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Shmiffy

Upcoming Advanced Tutorial

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Hi Guys:I was wondering what would be covered in the advanced tutorial?At the moment, i am interested in learning more about fuel planning for the MD11, Long Haul Operations, winds aloft, holding patterns, and diversions.I appreciate that all of this is available in the manual, but at its current rate, my printer should have finished with it in early 2012. ;)CheersPaul

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Well, I'm quite disappointed by the fact that I didn't find any fuel planning charts with the program.

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Is there a need for fuel planning charts? Everything I need to work out my fuel load is done in the FMS. Calculating Alternates, reserves, extra, its all there for you I think isnt it?on a side note, I do remember someone saying recently that some information just wasnt available from the manufacturer, thus didnt appear in the manuals.

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The FMS is not meant to be used for flight planing purpose and shall not be considered as an accurate tool in regard of fuel prediction!And since we don't have the planning program used by companies ops we need those d*#&@! tables...If someone find those charts for me I'll do a little tutorial here. I've just finished my ATPL exams I'll be able to explain you exactly how to do this.

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LISTEN: No serious sim flyer here is without either Flightsim Commander or FS Build for route planning. We need a fuel plannere to go with this. The FMS was not designed nor is it ideally suited for route PLANNING and CONSTRUCTION!Carry on.

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As for the fuel charts, like Robert has already mentioned, some data was unavailable from the manufacturer. Whether this includes fuel charts or now, I'm not sure, but I'd assume its a good reason why its not there.And Im sorry but can you explain why you're so adamant that the FMS shouldnt be used for fuel planning? (btw we are only talking fuel planning, not route planning)It has all the variables for fuel consumption, it has all the variables for payload. It can compute taxi fuel, alternate landings, add reserve fuel, cost index.The only thing I can see that it cant prep for is winds aloft. And Im sure that Ive already read on here from someone from PMDG recommending the FMS as a pretty good fuel planner.So far Ive used the FMS for all my fuel planning, and its worked spot on.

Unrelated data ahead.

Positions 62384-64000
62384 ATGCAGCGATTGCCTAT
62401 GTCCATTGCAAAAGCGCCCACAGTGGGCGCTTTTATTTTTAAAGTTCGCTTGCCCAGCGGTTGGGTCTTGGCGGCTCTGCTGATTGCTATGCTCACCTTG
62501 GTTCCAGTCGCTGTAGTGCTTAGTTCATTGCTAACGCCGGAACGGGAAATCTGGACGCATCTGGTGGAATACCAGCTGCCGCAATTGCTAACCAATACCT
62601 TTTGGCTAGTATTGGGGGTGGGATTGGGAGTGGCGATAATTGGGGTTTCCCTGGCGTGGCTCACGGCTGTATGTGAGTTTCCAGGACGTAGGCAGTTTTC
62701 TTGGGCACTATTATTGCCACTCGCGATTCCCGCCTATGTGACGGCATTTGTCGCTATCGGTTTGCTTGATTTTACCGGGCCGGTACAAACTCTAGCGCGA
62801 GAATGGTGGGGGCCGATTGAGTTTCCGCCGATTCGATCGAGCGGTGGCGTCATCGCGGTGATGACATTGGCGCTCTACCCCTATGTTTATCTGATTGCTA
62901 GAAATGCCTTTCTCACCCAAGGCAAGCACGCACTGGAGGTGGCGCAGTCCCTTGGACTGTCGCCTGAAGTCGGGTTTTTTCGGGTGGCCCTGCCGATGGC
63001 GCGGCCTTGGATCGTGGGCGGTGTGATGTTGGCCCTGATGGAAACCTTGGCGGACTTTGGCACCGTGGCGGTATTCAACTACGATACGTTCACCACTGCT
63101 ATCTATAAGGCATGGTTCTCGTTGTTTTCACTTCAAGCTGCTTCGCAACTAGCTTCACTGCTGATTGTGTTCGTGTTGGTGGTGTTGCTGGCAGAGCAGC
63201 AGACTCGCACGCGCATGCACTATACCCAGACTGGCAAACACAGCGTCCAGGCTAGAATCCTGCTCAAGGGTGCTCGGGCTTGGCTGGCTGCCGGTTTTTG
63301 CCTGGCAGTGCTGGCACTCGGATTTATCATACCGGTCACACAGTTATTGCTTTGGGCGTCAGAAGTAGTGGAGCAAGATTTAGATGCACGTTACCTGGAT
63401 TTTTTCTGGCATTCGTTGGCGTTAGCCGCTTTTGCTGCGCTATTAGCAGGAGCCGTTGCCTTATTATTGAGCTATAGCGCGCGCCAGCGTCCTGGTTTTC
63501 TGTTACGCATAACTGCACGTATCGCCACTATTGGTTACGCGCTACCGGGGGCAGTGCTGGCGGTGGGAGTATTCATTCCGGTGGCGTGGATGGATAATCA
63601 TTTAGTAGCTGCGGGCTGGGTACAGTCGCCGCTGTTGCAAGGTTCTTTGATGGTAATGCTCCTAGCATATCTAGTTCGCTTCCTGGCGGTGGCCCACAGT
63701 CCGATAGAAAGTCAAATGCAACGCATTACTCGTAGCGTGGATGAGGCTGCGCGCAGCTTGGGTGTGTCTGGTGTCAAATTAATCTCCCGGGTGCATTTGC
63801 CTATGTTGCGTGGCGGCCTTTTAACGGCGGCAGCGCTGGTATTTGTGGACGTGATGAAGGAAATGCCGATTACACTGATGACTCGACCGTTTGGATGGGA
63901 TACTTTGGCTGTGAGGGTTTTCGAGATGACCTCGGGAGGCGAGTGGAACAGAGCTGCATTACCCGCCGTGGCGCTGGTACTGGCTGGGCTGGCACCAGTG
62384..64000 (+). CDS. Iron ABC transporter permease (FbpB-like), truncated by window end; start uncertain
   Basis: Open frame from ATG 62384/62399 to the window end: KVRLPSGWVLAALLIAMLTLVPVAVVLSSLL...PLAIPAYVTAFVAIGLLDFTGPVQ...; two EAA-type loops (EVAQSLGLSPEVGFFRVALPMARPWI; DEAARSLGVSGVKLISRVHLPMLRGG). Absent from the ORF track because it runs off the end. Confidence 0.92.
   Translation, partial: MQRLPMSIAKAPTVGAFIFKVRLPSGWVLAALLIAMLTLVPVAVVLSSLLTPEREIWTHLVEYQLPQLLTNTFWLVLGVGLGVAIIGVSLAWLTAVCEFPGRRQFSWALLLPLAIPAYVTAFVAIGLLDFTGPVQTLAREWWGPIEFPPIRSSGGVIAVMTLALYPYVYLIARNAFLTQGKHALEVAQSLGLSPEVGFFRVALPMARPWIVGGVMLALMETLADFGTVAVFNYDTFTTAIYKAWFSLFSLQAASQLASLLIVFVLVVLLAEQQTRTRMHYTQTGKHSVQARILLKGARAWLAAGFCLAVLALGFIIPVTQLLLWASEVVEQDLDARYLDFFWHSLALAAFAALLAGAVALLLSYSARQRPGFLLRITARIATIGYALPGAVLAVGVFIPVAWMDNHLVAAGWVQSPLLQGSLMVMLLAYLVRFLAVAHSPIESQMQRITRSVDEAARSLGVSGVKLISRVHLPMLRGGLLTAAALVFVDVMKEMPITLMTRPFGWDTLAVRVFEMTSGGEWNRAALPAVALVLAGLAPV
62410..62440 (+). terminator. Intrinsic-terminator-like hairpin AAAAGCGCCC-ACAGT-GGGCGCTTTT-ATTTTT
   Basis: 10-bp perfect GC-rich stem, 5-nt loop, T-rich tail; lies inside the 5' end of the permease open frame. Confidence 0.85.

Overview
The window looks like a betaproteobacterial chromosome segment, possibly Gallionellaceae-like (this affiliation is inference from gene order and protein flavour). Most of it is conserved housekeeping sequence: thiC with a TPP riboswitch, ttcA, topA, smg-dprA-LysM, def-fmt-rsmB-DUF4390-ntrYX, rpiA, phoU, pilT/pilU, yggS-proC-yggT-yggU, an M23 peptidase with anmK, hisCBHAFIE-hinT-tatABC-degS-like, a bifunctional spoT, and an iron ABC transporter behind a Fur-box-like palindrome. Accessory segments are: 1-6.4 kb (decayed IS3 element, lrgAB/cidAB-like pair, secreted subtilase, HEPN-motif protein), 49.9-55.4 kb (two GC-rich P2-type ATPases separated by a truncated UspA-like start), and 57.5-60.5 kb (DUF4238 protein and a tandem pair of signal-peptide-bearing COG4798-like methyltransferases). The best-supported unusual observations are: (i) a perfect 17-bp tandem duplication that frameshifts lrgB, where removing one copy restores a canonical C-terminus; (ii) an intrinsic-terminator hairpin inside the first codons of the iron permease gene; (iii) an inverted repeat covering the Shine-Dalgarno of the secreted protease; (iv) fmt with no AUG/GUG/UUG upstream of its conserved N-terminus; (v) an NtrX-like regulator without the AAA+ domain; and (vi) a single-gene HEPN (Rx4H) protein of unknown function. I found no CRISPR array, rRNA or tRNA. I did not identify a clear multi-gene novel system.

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Hello Andy:The FMC Can indeed account for winds aloft, provided that you plug them into the FMC, and that the FMC is being given the right winds (see my ASX post).I appreciate that you are happy to plan with the FMC your fuel requirements. But a large part of the sim experience for myself and many others is the flight planning proccess itself. To a certain extent, the flying is secondary.The fuel planning process in the real world is acheived by reference to the approrpriate charts and a seriously expensive planning computer. I use Flight Operations Centre or FSBuild for my flight planning. And with the aid of a decent aircraft profile that includes incredibly detailed fuel burn data, i can pretty much guarantee that the fuel i plan to land with, will indeed be the fuel i arrive with. within about 1,000Kg's.Within the tutorials, i was hoping that the fuel planning aspect was going to cover the FMC method of fuel planning and upload, but having located the appropriate page of the manual after the third ink cartridge change ;) i have managed to get through that myself. Apart from the head wind travelling east/west on my west/east NAT trek yesterday, i would have probably arrived with a perfectly acceptable 10.0 on board (tonnes) rather than the 3.8 that i did due to ASX weirdness.CheersPaul

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>planning computer. I use Flight Operations Centre or FSBuild>for my flight planning. I don't know what the exact capabilities of these tools are but I seriously doubt they offer true wind optimal trajectories. Any serious long-haul operator flying any route say over 3 hrs in duration would use such sophisticated flight planning software since it can result in significant fuel savings. So unless your planning involves true search for wind optimal routes your flight plan can in fact be significantly off from its real world counterpart. So I hope you realize that your quest for realism can be seriously impaired right from the start.Michael J.http://img142.imageshack.us/img142/9320/apollo17vf7.jpg

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Michael:FOC Does indeed look at a wind optimal trajectory, provided it has several routings to compare. Where posssible, i try and give it a couple of the real world options, and let it think about it from there.CheersPaul

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No offense Paul, I was just meaning to say that despite what had previously been said, the FMS could be used as a fuel planning tool adequately when lacking fuel charts or other flight management software.But I agree that it isnt the solution for everyone, and I too do use FSBuild for fuel planning on NAT routes in the 747X.cheersAndy

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Hi Andy:No offence taken mate :) Sorry if my response intimated that it was.You offer a perfectly valid point, and certainly in the absence of the Fuel Planning charts, then i am happy to go with the FMC methods. If it wasnt for the wind oddities experienced in my Trans Atlantic flights, i am quite certain that the calculations of the FMC regarding fuel would have been perfectly acceptable.CheersPaul

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